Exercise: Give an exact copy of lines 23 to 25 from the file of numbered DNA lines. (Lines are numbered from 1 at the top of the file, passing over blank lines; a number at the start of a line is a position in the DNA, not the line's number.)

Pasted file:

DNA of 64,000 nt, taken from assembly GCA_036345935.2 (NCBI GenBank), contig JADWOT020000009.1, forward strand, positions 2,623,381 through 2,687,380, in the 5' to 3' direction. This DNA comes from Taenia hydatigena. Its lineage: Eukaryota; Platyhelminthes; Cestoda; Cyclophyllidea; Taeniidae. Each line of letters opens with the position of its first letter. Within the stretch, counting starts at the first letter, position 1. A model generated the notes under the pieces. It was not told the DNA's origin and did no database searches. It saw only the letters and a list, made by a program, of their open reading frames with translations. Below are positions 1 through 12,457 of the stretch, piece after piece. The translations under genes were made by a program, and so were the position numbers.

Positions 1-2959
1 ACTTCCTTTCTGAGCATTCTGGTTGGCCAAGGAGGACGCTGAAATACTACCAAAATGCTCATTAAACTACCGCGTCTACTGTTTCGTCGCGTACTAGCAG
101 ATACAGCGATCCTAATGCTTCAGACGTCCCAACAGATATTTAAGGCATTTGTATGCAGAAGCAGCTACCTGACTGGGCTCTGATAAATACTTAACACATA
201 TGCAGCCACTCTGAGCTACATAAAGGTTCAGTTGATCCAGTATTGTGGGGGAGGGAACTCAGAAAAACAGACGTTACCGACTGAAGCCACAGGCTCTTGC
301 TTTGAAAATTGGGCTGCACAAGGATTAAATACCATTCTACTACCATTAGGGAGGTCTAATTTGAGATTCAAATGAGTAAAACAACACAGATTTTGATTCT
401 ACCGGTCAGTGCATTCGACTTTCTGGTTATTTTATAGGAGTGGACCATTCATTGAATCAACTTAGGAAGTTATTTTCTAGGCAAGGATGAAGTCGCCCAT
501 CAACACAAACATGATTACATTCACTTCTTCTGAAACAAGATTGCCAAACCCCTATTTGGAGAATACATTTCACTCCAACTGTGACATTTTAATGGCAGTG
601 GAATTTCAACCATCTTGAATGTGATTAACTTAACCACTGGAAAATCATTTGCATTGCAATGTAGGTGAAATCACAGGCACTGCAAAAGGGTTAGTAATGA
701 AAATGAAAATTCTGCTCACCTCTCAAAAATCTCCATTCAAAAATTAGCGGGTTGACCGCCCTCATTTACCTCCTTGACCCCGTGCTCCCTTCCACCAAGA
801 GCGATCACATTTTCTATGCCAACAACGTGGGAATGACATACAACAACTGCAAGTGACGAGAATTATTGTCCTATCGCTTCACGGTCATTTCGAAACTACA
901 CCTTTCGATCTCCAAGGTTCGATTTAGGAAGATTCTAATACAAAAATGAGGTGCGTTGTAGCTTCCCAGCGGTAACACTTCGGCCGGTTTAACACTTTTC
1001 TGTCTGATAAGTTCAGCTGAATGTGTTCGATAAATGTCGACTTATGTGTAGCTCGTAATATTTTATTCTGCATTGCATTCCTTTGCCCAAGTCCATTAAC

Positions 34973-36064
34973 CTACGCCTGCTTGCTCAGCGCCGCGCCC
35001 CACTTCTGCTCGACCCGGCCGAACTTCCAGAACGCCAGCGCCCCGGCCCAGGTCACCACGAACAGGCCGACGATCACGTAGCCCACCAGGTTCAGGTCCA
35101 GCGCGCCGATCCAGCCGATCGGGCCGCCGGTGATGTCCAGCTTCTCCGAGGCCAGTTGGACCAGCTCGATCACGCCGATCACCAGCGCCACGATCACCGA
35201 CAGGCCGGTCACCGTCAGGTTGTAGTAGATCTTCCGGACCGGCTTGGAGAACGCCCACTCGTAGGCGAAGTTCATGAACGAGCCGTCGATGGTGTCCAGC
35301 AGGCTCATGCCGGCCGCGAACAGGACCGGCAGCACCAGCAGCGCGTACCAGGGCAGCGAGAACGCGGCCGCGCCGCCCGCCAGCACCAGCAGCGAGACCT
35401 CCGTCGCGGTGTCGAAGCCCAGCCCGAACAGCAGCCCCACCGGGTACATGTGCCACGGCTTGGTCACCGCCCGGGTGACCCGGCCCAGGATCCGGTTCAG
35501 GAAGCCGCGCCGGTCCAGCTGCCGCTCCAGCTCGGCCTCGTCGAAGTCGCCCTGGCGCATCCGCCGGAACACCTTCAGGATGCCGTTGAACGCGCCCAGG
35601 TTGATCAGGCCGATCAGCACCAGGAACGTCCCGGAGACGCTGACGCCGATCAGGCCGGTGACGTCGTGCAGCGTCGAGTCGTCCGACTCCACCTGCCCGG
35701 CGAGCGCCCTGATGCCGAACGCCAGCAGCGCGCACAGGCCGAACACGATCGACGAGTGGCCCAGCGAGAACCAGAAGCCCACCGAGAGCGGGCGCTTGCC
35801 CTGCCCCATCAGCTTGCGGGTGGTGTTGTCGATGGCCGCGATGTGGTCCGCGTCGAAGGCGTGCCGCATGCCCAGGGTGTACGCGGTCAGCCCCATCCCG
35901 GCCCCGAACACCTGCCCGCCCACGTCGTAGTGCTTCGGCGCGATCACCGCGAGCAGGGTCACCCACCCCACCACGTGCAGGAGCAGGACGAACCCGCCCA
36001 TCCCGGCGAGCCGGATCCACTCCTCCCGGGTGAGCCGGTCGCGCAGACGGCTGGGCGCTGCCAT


35701 CGAGCGCCCTGATGCCGAACGCCAGCAGCGCGCACAGGCCGAACACGATCGACGAGTGGCCCAGCGAGAACCAGAAGCCCACCGAGAGCGGGCGCTTGCC
35801 CTGCCCCATCAGCTTGCGGGTGGTGTTGTCGATGGCCGCGATGTGGTCCGCGTCGAAGGCGTGCCGCATGCCCAGGGTGTACGCGGTCAGCCCCATCCCG
35901 GCCCCGAACACCTGCCCGCCCACGTCGTAGTGCTTCGGCGCGATCACCGCGAGCAGGGTCACCCACCCCACCACGTGCAGGAGCAGGACGAACCCGCCCA